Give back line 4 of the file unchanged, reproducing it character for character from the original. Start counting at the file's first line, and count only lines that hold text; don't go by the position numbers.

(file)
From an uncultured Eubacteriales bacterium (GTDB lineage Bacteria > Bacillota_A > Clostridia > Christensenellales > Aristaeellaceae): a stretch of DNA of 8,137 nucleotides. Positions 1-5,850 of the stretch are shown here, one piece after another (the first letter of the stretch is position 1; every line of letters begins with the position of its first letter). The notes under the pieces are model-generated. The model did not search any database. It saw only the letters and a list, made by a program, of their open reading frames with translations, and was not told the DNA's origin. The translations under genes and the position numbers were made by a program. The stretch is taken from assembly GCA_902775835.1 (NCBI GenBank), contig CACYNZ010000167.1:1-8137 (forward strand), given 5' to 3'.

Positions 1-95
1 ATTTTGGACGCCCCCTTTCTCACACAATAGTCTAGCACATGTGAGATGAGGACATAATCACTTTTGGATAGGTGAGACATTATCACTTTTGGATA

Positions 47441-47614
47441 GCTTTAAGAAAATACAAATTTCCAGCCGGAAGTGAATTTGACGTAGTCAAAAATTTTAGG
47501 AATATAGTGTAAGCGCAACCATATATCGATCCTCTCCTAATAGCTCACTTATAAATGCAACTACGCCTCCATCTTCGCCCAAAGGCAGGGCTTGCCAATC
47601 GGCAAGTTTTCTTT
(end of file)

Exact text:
Positions 47441-47614